1. Colour Selection

According to research, colour has a significant influence on productivity and can trigger various emotional responses in people. And in addition to colour, you need to consider the tonal value.

Cool white (with hints of blue) can actually make you feel cold while warm white (with hints of brown or yellow) can feel welcoming and homely.

Identify what you want to feel in your work space and search for the right colours to match it.

Here are some of the popular office colour palettes you can choose from:

  • Warm white – gives off a light and airy feeling without the cold vibe. This suits a minimalist office where there are few distractions.
  • Blue – any shade of blue brings a feeling of peace and security. This colour is perfect for Hamptons style or traditional, luxe spaces.
  • Green – if indoor plants are not sufficient to bring in nature, consider painting your walls green. It offers a revitalising and refreshing feel, which helps boost productivity.
  • Orange – an intense colour that evokes creativity. Bold and stimulating, this could be your colour if you work in the creative field.

As work from home becomes the new normal, use this chance to create a working environment that makes you feel good and brings you a sense of well-being.

Use this as a guide to help you design a home office that is both stylish and allows you to work productively and happily.

Strong Demand, Limited Supply Force Sellers to Delay Sale

An increasing number of vendors are renting back their houses or delaying the settlement period for fear they won’t be able to find another house amidst robust demand for a limited supply of properties on the market on top of delays due to lockdown restrictions and weak rental vacancy rates.

It is now common to see extended settlement periods, leaseback deals ranging from two weeks to six months and other ingenuous clauses that we only have previously seen in the top-end of the market.

A contract settlement period, in general, is 28 to 42 days. Currently, this has become three to six months. Some sellers are requesting  a leaseback arrangement, which means real estate agents need to be aware of both buyer and seller needs and to negotiate more creatively.

Some agents are witnessing leaseback transactions for garages and storage spaces or alternatively deals that offer buyers quick access to those spaces.  

Such options are important to encourage wary homeowners to sell, especially with the downsizer market.  On the flip side, interstate buyers are also asking for extended settlements while borders remained closed.

Here’s hoping that the pressure on buyers and sellers will ease with the ending of the lockdown and that stock levels will expand and make people more confident to transact.  

If you’re thinking of selling anytime within the next 12 months and would like additional information call Annette Pinkerton 0418447856.

Everything You Want to Know About Duplexes?

A duplex home is one of those underrated dwelling types in the property world. It can generate solid value growth and high rental yields for less than the price of a couple of similarly located detached homes.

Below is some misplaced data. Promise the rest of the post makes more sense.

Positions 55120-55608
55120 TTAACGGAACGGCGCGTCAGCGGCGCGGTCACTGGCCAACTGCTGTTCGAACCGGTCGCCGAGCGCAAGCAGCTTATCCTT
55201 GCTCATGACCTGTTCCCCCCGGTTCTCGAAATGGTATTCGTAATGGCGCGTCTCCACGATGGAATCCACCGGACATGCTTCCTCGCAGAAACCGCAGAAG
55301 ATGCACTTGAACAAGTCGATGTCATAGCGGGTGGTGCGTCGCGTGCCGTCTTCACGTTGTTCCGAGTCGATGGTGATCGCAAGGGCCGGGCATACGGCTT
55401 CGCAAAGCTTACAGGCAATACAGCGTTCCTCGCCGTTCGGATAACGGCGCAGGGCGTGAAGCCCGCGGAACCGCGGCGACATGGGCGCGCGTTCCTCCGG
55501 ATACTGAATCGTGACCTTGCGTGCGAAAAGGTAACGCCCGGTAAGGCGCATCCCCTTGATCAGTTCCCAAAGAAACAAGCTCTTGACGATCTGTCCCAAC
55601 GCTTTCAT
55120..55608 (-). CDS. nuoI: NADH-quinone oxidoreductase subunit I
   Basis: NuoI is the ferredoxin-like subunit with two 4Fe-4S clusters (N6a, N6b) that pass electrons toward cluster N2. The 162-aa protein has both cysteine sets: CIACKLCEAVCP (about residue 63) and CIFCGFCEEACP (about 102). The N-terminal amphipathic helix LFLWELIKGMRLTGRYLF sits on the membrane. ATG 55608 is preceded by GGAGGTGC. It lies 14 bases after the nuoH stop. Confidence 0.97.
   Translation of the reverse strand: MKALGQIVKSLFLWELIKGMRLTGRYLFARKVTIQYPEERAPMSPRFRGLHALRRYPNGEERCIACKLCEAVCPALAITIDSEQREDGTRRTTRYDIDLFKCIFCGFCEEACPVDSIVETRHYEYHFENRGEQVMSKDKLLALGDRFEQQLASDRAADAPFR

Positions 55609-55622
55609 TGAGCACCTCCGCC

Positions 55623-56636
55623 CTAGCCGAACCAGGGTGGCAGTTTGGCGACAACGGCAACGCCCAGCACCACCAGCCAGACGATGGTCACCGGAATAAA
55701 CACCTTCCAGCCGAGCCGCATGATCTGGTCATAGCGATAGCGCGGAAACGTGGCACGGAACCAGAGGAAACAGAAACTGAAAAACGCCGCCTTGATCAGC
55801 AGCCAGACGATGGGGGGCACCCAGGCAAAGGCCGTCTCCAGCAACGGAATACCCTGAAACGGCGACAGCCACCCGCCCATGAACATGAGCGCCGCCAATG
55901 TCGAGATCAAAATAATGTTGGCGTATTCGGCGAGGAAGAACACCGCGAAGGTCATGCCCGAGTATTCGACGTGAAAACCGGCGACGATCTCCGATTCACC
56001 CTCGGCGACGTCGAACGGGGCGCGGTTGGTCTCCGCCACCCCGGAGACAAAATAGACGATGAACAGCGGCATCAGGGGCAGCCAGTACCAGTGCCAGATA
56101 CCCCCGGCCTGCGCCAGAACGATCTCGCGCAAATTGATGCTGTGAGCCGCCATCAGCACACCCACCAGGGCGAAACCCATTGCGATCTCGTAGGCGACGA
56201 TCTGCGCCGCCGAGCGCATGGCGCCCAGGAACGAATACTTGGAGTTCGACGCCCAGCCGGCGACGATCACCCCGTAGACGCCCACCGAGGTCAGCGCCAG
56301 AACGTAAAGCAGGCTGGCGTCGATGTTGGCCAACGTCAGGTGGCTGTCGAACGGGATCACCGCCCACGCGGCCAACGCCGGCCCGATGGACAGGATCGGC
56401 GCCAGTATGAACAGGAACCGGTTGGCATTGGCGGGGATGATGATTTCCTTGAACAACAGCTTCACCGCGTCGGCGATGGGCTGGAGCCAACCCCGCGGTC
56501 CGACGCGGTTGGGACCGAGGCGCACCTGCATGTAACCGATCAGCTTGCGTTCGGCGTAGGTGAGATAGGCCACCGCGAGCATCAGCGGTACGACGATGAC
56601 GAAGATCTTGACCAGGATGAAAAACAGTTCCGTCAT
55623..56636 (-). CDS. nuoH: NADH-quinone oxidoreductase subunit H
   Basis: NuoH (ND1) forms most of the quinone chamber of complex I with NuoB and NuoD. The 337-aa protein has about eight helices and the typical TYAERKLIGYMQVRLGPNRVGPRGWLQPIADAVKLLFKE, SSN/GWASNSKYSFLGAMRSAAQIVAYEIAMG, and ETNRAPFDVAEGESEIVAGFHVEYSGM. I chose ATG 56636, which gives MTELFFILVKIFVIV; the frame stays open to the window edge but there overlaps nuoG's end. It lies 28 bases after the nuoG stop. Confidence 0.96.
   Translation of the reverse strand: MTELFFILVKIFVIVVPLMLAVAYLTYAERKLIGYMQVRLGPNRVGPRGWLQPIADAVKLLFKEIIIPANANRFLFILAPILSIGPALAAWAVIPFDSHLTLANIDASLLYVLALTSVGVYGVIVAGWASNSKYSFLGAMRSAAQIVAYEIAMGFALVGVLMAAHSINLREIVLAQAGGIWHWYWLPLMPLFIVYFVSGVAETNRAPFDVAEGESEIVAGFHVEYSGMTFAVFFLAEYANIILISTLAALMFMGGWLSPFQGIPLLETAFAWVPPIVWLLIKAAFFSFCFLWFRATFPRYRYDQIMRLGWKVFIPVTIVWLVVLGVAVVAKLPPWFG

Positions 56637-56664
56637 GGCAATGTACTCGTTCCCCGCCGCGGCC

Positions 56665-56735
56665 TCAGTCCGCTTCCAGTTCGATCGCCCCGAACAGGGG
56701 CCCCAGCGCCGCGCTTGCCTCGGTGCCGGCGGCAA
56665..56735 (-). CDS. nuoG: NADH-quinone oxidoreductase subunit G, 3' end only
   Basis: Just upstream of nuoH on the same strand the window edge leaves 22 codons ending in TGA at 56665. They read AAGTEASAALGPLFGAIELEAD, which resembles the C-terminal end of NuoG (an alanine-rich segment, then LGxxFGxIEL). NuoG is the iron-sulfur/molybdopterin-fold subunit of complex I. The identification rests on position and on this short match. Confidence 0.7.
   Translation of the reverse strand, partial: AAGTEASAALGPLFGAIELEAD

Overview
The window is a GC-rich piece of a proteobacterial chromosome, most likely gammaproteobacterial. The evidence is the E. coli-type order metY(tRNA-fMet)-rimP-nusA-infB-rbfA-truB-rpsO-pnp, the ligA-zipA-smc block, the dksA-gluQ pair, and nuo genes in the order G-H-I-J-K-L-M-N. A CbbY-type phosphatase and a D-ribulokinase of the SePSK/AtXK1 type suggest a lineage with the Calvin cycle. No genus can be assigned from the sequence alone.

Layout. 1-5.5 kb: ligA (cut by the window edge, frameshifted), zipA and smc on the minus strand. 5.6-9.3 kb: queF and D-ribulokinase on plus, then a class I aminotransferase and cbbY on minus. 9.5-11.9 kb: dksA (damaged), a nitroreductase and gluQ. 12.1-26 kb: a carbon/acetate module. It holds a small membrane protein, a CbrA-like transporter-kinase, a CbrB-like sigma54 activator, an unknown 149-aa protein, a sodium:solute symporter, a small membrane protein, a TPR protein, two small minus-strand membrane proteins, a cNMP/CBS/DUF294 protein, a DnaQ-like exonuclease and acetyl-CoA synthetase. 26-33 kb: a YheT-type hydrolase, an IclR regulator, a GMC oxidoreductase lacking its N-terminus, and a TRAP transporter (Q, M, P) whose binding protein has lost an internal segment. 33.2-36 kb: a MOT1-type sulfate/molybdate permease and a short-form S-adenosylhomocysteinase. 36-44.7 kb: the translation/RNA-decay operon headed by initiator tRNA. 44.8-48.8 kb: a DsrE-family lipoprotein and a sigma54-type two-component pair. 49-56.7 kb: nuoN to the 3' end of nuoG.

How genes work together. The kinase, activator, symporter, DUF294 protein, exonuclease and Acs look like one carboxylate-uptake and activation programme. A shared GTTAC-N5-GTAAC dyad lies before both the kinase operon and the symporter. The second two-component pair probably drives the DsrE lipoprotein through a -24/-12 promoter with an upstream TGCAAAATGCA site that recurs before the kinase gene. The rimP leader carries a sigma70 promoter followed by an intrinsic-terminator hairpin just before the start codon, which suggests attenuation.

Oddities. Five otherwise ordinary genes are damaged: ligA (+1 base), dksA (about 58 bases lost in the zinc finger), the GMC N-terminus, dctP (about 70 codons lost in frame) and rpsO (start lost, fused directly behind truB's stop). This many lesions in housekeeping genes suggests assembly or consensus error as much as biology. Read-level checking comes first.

What is a duplex home?

A duplex is a residential structure with two homes that has a common central wall. The two homes will either be on one land title and be owned and sold together, or be on two titles and separately owned and sold.

Owners must get a building insurance policy that covers the two homes in the duplex.

There is usually no need for a body corporate, but this is dependent on how old the duplex is and its jurisdiction.

The difference between a duplex and a house

A house has only one dwelling under one roof, instead of two dwellings under one roof. A duplex has a common wall that separates the two dwellings, which have their own entrances and amenities.

You can purchase and own half a duplex but only if the property is on a separate title. If the duplexes are on one title you cannot purchase half a property.

The pros of buying a duplex

There are numerous benefits in buying a duplex. For investors, they will take two rental incomes from one property. You will also save thousands on land costs because a duplex requires a smaller land than two separate houses.

The main benefit for ordinary buyers is the price tag, which is considerably cheaper than what you’d pay for a detached dwelling in a similar location. This makes a duplex worth considering by first homebuyers, people on a modest budget, or people who prefer low-maintenance living in a good quality location, like singles, downsizers and retirees.

However, you also need to weigh the benefit of saving money against a possible loss of privacy.

Other benefits include:

  • Only one next-door neighbour, compared to multiple neighbours in an apartment building
  • Potentially easier to make changes in your own home because there is only next-door neighbour to consult
  • Getting the security benefits of having one close neighbour, without too close for comfort
  • You can have your own pets because you own your land
  • Potential increase in rental income because there are no corporate body fees to pay
  • Low garden maintenance because you own just half of an average-sized block

Potential disadvantages:

  • Duplex configuration is important. Choose side-by-side or corner positions.
  • To get the most from capital gains, try to purchase where duplexes are not common
  • Stay away from duplexes with different front facades. For maximum value, both homes should have the same colours

Duplexes are a smart investment, if they are in the right location.

People who are considering duplexes are comparing them to apartments. One main benefit that a duplex has over an apartment is the land component size. Generally, homes with a higher land component value appreciate much quicker.

However, you should be aware of the downsides of duplex investing.

Owning just one of the homes in a duplex can limit your ability to perform outside works to the property because it may be part of a strata complex. This means the ways you can add value to your property is limited.

Just like any type of property investment, you need to do your research on duplex investing. The right duplex property can no doubt be a good investment.